A Serial Killing Spree That Threatens Us All

National Security Adviser John Bolton speaks during a briefing at the White House in Washington, Wednesday, Oct. 3, 2018.

AP Photo/Susan Walsh

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National Security Adviser John Bolton speaks during a briefing at the White House in Washington, Wednesday, Oct. 3, 2018.

Can John Bolton be stopped before he further undermines U.S. national security?

Just in time for Halloween, John Bolton emerges from the basement of the White House to continue his serial killing spree of arms control agreements.

In his first move, he engineered the horrifying U.S. withdrawal from the Iran anti-nuclear deal, over the screams of America’s national security leaders and our European allies. Now he is pushing President Donald Trump down the stairs, urging him to pull out of Ronald Reagan’s landmark INF Treaty. Trump announced his decision to do so after a political rally October 20. Bolton’s next victim will be Reagan’s entire START nuclear reduction process. Can he be stopped before he kills again?

The obscurely named Intermediate-Range Nuclear Forces Treaty of 1987 was a historic breakthrough. Negotiated by Ronald Reagan and the Soviet Union’s Mikhail Gorbachev, it was the first arms control agreement to reduce, rather than limit, nuclear weapons. The two leaders physically destroyed a total of 2,692 missiles after the treaty entered into force.

The agreement banned an entire class of ground-launched ballistic and cruise missiles held by the two nations, not only in Europe where the majority of them were deployed, but anywhere in the world. Because of Reagan’s diplomacy, neither nation is allowed to field ground-based weapons whose reach falls between short-range and the ocean-spanning ranges of strategic weapons.

Related: Nothing About Trashing the INF Treaty Makes the US Safer

Related: How To Get Nuclear-Weapons Treaties Back on Track

Related: Pentagon Confirms It’s Developing Nuclear Cruise Missile to Counter a Similar Russian One

It was a remarkable achievement. “For the first time in history, the language of ‘arms control’ was replaced by ‘arms reduction’,” Reagan said at the signing of the INF accord, “We can only hope that this history-making agreement will not be an end in itself but the beginning” of this relationship.”

In fact, it was. The INF treaty led directly to the first START treaty. Signed by President George H. W. Bush in 1991, START cut the U.S. and Soviet strategic nuclear arsenals in half. Through these two initiatives, Reagan became the greatest arms control president in American history.

Now, Bolton is about to dismember this security arrangement — for no good reason. He apparently has convinced an uninformed and uninterested president that a likely Russian violation of the INF Treaty is reason to destroy the agreement. After that, he has his eyes on ending the START process that limits both sides strategic arsenals, hoping to kill the New START treaty in its sleep by allowing it to expire in 2021.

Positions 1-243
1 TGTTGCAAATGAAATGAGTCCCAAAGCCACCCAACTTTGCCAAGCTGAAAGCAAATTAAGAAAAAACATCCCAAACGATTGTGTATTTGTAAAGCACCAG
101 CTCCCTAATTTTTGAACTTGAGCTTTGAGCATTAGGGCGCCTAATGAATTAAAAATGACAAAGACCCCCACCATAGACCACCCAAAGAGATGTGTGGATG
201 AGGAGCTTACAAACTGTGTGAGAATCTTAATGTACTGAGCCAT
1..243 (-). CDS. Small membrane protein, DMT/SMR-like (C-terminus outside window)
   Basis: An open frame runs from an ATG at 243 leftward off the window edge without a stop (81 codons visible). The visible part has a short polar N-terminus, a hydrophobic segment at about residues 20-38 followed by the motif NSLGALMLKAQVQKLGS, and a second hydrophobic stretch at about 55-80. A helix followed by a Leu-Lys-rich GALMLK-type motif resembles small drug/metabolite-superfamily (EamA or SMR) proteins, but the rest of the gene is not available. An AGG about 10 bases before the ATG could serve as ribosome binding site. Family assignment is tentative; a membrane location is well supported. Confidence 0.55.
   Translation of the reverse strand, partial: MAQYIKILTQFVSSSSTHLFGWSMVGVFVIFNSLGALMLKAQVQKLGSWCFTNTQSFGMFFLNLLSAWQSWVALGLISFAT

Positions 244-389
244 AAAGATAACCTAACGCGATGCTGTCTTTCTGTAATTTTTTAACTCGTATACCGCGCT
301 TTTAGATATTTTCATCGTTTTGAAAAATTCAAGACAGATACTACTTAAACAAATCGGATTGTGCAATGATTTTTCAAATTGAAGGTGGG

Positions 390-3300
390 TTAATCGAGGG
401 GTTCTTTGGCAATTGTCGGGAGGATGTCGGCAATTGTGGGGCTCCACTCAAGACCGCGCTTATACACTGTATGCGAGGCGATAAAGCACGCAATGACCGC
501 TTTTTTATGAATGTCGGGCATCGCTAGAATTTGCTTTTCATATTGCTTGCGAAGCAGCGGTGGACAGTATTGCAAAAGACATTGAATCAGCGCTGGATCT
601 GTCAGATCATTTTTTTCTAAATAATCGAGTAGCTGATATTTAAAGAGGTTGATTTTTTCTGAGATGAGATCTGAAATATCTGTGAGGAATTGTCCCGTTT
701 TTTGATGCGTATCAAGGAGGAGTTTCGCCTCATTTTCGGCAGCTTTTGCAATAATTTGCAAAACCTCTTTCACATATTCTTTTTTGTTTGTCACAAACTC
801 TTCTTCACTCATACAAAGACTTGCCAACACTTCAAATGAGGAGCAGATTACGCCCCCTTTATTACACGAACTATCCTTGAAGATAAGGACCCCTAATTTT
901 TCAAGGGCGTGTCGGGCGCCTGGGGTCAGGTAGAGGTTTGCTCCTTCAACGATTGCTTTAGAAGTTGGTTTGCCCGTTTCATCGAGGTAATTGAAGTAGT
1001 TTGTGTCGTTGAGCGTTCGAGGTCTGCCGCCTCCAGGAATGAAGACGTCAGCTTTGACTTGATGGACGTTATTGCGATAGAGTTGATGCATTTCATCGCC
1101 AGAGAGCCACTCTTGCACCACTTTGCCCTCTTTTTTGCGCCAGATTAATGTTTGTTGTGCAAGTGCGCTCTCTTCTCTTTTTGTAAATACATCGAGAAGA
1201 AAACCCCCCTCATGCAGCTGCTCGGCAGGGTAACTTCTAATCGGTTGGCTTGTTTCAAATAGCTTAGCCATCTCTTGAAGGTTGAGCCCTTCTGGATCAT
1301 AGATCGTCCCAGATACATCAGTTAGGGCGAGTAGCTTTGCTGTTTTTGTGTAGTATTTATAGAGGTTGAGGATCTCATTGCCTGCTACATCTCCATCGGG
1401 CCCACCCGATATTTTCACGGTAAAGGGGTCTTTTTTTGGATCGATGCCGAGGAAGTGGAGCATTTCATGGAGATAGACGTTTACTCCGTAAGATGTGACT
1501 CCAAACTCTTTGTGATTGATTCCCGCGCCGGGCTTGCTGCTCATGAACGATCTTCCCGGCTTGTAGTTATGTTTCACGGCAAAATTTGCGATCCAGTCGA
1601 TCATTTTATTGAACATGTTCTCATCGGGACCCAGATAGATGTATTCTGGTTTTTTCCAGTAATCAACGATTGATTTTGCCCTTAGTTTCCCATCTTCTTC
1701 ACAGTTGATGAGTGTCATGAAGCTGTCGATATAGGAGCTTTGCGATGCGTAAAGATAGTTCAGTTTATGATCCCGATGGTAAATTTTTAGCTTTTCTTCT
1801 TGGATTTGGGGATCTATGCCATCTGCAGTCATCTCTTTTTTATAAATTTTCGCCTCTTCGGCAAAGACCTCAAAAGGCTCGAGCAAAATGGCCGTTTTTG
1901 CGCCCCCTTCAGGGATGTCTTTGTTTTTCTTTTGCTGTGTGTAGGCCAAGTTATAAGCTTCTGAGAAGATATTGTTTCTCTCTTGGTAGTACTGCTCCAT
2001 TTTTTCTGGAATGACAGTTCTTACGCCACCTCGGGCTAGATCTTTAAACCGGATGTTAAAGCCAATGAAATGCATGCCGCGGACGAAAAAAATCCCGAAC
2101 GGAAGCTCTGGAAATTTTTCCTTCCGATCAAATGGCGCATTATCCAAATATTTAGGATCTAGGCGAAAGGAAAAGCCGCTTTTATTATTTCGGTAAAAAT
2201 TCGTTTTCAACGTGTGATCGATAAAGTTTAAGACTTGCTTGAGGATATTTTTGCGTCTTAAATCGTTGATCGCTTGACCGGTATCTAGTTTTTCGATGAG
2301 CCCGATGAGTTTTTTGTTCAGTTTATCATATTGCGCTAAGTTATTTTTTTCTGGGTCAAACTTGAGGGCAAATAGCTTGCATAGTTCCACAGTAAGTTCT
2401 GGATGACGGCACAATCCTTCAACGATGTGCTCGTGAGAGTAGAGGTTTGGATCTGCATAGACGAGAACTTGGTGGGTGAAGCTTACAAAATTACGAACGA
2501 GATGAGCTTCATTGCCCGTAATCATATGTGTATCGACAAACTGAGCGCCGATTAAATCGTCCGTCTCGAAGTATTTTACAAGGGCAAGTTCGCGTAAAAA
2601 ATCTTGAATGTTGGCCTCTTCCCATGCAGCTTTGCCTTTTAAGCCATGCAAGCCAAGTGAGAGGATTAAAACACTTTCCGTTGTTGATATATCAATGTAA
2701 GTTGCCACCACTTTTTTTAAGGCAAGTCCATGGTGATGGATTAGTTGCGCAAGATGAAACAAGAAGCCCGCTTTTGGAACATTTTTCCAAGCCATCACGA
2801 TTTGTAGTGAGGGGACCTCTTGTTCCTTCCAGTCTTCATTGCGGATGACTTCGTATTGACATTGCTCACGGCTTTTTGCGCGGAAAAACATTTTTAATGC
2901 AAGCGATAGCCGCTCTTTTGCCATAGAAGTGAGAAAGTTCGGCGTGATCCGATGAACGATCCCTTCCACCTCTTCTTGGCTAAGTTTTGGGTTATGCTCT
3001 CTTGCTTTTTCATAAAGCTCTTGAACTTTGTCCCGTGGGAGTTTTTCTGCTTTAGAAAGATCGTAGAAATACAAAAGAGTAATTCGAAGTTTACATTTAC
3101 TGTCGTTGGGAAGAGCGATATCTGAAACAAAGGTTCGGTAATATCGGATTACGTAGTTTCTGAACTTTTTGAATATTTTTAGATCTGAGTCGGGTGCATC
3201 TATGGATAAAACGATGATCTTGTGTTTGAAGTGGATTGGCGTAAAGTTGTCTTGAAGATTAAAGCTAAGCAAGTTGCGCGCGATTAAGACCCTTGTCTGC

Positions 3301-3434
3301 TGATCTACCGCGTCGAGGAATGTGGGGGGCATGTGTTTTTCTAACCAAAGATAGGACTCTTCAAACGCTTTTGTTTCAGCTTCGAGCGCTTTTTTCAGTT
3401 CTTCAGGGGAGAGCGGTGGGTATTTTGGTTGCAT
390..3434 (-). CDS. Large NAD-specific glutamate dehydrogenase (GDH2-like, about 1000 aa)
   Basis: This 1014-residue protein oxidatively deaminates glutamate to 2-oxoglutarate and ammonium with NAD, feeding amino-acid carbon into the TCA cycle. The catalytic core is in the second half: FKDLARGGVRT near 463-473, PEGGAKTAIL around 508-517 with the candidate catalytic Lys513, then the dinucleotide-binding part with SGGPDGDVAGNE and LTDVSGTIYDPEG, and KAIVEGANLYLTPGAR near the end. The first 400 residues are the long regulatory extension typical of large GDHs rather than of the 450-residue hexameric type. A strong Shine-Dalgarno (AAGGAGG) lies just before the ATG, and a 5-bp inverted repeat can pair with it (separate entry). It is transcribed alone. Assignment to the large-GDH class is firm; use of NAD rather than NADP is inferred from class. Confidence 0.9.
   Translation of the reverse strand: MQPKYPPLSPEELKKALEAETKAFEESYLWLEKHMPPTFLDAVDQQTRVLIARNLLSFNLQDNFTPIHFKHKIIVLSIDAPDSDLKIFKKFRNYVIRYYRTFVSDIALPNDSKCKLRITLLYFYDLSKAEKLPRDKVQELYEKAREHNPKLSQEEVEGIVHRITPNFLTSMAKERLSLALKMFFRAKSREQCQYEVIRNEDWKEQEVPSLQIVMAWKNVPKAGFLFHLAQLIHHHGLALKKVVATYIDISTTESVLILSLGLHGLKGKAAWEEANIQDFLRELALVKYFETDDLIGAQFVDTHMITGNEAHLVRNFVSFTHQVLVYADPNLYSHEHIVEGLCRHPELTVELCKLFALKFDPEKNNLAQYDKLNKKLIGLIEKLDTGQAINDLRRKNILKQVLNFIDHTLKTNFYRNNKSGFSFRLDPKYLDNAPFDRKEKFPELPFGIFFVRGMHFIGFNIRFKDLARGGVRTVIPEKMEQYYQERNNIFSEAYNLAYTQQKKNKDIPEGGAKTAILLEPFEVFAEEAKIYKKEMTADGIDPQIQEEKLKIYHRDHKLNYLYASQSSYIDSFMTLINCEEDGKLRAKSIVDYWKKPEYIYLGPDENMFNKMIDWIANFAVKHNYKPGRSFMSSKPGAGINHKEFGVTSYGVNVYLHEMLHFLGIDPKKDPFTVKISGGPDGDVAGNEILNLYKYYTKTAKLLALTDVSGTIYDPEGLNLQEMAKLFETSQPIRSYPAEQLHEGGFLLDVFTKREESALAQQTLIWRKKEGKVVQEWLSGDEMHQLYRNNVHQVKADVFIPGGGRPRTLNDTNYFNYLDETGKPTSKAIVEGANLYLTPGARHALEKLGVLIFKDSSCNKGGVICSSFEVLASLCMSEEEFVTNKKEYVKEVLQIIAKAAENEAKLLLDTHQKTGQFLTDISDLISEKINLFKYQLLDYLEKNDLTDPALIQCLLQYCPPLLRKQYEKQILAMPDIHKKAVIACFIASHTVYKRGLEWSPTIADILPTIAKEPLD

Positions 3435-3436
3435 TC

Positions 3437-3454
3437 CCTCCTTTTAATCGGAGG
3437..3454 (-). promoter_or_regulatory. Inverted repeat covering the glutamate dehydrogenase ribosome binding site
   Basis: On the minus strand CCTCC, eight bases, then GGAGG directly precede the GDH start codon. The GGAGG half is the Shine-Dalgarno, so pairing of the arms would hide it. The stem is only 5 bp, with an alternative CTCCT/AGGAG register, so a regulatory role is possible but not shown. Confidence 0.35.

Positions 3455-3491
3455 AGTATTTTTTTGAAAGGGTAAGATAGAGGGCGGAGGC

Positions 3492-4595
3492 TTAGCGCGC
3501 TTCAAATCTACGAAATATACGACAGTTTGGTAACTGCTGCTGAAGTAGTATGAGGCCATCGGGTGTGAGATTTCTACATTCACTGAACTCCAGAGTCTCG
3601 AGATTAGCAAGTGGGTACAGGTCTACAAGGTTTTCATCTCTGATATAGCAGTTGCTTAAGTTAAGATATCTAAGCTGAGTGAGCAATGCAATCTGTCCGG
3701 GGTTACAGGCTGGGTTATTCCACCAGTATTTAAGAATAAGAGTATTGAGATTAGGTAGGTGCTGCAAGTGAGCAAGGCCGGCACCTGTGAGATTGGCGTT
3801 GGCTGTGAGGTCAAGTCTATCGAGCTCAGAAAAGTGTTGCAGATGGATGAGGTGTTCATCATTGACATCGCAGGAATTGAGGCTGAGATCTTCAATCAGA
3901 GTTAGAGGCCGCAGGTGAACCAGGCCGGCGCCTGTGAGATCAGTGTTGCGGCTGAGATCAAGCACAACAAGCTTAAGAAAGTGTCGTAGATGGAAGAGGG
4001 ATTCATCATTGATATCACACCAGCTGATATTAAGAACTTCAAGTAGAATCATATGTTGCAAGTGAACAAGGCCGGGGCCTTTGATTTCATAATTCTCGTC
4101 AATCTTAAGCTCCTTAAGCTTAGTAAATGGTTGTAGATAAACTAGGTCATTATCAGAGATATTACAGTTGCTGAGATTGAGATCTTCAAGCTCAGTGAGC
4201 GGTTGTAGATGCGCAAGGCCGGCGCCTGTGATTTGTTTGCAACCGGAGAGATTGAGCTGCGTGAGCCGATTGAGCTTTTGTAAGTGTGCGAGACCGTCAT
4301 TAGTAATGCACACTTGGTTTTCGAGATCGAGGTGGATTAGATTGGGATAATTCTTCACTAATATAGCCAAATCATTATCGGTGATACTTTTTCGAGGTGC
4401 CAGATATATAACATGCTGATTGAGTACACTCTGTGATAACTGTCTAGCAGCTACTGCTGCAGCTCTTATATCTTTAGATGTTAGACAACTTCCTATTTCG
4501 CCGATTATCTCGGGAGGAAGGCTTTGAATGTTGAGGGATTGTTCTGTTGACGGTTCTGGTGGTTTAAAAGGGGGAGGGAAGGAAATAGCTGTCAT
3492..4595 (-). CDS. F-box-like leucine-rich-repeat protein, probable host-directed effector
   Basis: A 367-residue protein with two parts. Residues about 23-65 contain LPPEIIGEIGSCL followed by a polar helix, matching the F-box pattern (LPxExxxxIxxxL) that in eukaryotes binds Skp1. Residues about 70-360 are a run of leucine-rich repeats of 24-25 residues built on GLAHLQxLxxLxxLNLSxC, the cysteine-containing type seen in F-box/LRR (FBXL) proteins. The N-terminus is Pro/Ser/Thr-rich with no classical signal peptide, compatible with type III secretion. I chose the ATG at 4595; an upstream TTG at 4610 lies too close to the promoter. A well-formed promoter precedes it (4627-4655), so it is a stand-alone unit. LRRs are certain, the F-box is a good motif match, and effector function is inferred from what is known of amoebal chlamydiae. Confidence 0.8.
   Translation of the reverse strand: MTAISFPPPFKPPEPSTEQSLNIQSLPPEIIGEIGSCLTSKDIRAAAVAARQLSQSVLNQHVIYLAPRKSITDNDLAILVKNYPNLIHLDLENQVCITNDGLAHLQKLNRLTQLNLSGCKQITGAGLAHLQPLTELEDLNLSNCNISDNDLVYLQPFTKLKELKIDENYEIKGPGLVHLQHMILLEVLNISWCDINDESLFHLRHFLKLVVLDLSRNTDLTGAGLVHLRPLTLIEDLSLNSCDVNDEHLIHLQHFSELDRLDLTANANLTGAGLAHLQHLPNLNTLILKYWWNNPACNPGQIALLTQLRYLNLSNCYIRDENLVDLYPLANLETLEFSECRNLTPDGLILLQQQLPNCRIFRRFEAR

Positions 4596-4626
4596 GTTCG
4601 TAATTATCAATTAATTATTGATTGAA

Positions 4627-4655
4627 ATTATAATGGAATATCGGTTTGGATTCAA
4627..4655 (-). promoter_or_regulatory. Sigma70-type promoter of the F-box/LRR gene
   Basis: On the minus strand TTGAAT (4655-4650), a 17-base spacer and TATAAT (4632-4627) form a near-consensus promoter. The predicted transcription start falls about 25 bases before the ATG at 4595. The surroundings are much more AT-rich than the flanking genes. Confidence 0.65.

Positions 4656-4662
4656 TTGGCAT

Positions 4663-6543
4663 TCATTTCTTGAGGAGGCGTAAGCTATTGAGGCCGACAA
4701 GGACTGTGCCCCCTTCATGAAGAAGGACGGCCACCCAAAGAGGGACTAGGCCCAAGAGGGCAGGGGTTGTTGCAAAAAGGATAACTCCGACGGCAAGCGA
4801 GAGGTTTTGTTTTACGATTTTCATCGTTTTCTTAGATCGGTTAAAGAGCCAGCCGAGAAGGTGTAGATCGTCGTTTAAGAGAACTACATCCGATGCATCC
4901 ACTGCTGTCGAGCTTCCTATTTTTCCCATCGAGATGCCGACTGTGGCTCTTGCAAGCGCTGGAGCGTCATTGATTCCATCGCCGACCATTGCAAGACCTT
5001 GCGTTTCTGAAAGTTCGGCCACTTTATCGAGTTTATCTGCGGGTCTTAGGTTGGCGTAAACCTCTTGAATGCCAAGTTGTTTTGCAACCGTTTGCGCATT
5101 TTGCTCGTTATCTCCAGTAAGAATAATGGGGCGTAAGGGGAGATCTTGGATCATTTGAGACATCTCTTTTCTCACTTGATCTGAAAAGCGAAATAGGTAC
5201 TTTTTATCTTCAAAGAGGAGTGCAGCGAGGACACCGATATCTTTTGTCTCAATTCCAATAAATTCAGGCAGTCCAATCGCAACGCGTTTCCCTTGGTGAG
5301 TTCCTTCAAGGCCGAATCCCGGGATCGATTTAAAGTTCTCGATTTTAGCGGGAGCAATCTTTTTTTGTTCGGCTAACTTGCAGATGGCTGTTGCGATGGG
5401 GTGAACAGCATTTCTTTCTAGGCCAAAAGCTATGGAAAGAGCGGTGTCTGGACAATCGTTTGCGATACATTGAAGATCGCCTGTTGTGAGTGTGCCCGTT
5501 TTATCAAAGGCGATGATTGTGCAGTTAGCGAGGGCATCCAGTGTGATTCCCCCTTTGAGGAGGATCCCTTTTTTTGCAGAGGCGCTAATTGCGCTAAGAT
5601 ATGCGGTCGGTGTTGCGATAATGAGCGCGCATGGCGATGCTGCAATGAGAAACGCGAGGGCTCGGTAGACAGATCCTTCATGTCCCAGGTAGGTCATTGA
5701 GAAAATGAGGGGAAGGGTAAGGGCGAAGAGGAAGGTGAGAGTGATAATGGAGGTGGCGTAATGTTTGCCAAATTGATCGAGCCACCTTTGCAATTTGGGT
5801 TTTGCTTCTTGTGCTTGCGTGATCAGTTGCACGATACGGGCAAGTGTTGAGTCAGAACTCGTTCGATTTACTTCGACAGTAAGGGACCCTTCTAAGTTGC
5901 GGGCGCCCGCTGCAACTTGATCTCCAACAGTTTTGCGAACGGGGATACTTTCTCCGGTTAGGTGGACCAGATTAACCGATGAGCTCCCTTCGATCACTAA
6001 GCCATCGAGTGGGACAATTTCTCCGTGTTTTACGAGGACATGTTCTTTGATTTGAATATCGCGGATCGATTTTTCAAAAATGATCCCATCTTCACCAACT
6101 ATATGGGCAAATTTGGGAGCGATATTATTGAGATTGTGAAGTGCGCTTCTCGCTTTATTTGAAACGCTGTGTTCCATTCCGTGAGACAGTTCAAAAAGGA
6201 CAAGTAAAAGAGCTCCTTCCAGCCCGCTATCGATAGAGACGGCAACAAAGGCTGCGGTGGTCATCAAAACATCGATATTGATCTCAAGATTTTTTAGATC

The immediate issue is the apparent Russian deployment of a new ground-based cruise missile system, the 9M729. Thought to be a land version of a sea-based system with a range of about 1,500 miles, the 9M729 appears to use the same launcher as a short-range missile allowed under the treaty, a fact that makes “location and verification really tough,” according to former NATO commander Gen. Philip Breedlove. Bolton will use this violation as the excuse to do something he wants to do anyway—deploy new U.S. nuclear weapons in Europe.

The ground was laid for such a move in this year’s scary Nuclear Posture Review, which presented the case for deploying a variety of new, more usable nuclear weapons. The review warned that the United States would “not forever endure Russia’s continuing noncompliance” and was “reviewing military concepts and options” for new intermediate-range missiles. In particular, the study cited a so-called “low-yield” warhead for the Trident submarine-launched strategic missile and a new sea-launched cruise missile. Congress then tacked on research and development money for a new ground-launched cruise missile that legislators said would be “a response” to the Russian missile.

In order to field these new weapons, Bolton needs Trump to quit Reagan’s treaty. But there is no need for these new instruments of mass destruction. Even if the Russians have violated the agreement, the United States already has thousands of long-range nuclear weapons trained on Russia. Additional weapons would be redundant, providing no new capability.